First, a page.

you can take all the fertility measures you want DF, you could get Patterson to palpate the ovaries, measure her pelvic area, attend Sally`s lectures on Genomic use, visit me or whoever etc...and you still won`t know much about how to make a living with a cow...
I thought the pictures were enough different to cast judgement on, I guess not...I thought someone might say, both are neccessary and useful types in their proper place...nope, expected too much...and in Buffet mood this morning, it`s my own damn fault...

I guess I thought JimL's bull and Esso pictures were enough different that those who commented could see the difference. I guess not. I suppose I am out of practice of seeing the "dead ringer" to Esso. I better go back to using all the information to make my selections instead of basing value on a picture of two bulls that are obviously (except to me) identical.

You don't have to collect data if you don't want to. Making a living with a cow is more than inbreeding coefficients.

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MKeeney
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PostSubject: Re: a New Flush Cow   Tue Mar 15, 2011 8:04 am

Bob H wrote:
I would have to agree with DF, with my lack of ability I would have to breed a population of our own cows with both cows genetic's. Then wait around about ten years to see who was still around and why. That is why we don't make very quick decsions about the maternal side of our cow herd. It could take you out of the commercial bussiness with one peridigm that was not well thought out. Sustainable decisions I think are the cornerstone for commercial cattlemen. With that said I believe that linebred herds are the only way for a commercial cattleman to make educated decisions for the maternial parent. The terminal side is much easier.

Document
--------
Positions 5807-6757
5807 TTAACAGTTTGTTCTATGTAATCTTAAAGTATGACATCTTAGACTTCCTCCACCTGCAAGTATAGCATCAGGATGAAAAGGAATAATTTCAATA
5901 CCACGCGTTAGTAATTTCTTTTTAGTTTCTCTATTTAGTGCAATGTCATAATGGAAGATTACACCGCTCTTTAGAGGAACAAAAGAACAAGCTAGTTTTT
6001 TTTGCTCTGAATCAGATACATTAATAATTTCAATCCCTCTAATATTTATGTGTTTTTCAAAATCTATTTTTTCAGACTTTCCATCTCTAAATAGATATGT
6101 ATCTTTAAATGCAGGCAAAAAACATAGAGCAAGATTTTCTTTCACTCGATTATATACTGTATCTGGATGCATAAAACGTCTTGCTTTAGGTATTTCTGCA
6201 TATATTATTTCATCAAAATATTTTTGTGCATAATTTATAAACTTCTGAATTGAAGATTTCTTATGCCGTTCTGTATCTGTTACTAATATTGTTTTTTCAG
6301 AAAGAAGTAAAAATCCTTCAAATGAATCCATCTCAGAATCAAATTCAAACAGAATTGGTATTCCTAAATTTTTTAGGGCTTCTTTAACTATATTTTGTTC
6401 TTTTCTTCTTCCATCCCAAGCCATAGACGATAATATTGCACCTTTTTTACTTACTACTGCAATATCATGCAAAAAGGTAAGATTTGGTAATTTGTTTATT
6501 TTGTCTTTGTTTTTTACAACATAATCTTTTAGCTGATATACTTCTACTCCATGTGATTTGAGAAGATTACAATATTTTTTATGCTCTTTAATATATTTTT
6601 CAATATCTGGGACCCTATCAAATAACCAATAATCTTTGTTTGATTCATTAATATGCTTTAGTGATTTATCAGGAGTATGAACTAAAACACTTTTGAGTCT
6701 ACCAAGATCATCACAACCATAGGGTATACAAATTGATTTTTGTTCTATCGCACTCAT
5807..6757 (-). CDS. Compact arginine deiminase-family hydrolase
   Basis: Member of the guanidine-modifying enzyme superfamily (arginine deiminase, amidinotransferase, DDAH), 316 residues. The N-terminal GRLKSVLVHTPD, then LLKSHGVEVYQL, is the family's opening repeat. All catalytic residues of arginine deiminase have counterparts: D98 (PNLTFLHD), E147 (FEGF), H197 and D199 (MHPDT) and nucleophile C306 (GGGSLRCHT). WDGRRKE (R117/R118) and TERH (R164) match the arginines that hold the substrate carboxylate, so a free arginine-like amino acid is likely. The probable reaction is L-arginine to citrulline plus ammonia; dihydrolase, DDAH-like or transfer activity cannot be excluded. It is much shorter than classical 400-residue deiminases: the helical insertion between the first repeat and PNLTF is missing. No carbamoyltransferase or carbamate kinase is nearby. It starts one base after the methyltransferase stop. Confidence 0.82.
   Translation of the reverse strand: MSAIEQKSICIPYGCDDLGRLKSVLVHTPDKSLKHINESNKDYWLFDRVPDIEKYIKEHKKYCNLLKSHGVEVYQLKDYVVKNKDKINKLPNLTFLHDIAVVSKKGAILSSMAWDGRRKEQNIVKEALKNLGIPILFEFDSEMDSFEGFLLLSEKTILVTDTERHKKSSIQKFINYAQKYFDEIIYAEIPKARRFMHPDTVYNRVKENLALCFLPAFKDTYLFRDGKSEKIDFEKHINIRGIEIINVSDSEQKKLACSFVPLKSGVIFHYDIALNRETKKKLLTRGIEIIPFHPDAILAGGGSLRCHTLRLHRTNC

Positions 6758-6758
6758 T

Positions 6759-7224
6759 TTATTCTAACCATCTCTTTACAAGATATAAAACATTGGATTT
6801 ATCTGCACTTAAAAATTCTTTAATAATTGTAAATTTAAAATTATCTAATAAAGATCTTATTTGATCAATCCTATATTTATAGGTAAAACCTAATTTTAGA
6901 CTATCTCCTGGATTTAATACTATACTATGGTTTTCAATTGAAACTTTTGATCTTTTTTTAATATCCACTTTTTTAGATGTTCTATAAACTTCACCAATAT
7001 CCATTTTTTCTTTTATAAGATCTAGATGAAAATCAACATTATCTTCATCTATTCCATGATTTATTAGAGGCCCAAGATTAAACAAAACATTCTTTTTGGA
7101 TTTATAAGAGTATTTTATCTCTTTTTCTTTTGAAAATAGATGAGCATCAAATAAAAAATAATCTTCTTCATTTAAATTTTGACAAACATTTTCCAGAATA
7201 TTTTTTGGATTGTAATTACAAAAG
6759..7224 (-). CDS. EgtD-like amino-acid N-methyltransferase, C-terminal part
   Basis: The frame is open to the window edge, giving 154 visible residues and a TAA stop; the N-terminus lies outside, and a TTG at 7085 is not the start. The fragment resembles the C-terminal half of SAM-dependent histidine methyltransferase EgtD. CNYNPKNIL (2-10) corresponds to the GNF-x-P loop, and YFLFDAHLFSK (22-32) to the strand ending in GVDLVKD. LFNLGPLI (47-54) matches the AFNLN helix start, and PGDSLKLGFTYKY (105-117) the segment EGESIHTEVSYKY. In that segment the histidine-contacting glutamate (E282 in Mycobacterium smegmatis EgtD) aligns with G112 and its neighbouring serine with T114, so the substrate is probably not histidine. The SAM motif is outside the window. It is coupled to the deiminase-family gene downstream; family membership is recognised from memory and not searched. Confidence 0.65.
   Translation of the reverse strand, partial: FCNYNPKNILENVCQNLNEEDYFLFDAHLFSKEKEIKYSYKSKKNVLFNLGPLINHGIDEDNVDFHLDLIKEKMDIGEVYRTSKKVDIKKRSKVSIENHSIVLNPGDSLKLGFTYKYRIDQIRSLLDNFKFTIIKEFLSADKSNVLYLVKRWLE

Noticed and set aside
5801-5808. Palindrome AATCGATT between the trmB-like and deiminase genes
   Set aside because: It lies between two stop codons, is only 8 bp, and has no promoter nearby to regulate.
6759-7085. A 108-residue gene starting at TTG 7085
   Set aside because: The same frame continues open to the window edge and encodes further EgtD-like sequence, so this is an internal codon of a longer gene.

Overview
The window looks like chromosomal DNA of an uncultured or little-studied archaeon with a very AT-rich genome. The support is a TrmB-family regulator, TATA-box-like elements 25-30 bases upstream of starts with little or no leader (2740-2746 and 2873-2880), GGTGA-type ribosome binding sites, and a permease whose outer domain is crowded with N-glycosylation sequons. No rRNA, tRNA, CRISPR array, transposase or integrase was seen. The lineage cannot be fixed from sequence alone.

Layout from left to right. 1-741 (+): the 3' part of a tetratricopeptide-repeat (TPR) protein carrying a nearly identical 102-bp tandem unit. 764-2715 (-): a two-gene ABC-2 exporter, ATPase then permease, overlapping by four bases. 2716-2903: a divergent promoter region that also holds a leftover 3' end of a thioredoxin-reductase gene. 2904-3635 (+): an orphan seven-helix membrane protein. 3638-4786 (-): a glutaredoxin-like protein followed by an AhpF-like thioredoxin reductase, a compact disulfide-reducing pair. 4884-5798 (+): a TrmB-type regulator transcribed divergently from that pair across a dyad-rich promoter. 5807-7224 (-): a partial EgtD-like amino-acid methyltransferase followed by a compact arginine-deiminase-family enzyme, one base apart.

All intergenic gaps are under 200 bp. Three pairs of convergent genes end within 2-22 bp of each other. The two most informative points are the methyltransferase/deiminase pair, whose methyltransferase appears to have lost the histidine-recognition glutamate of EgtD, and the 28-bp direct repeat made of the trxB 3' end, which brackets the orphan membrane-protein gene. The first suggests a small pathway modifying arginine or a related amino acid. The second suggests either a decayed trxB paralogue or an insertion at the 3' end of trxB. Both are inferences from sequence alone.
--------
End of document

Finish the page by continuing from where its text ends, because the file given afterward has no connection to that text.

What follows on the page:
in df`s paradigm, there is no maternal/terminal...you can have it all in one
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df



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PostSubject: Re: a New Flush Cow   Tue Mar 15, 2011 8:08 am

Bob H wrote:
I would have to agree with DF, with my lack of ability I would have to breed a population of our own cows with both cows genetic's. Then wait around about ten years to see who was still around and why. That is why we don't make very quick decsions about the maternal side of our cow herd. It could take you out of the commercial bussiness with one peridigm that was not well thought out. Sustainable decisions I think are the cornerstone for commercial cattlemen. With that said I believe that linebred herds are the only way for a commercial cattleman to make educated decisions for the maternial parent. The terminal side is much easier.

I would guess you have plenty of experience to know which cow would work for you just like the other posters (and lurkers) on this site. Very Happy As I stated in my post, I don't know which is most profitable because MikeK's cow may be out of some easy fleshing, no milking, bad footed genetics he cusses. I don't know that but if that was the case, his low growth, small ribeye area cow may be less profitable. Again, using the available data might be better than assuming a snapshot in time is an accurate reflection of profit.
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df



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PostSubject: Re: a New Flush Cow   Tue Mar 15, 2011 8:09 am

MKeeney wrote:
Bob H wrote:
I would have to agree with DF, with my lack of ability I would have to breed a population of our own cows with both cows genetic's. Then wait around about ten years to see who was still around and why. That is why we don't make very quick decsions about the maternal side of our cow herd. It could take you out of the commercial bussiness with one peridigm that was not well thought out. Sustainable decisions I think are the cornerstone for commercial cattlemen. With that said I believe that linebred herds are the only way for a commercial cattleman to make educated decisions for the maternial parent. The terminal side is much easier.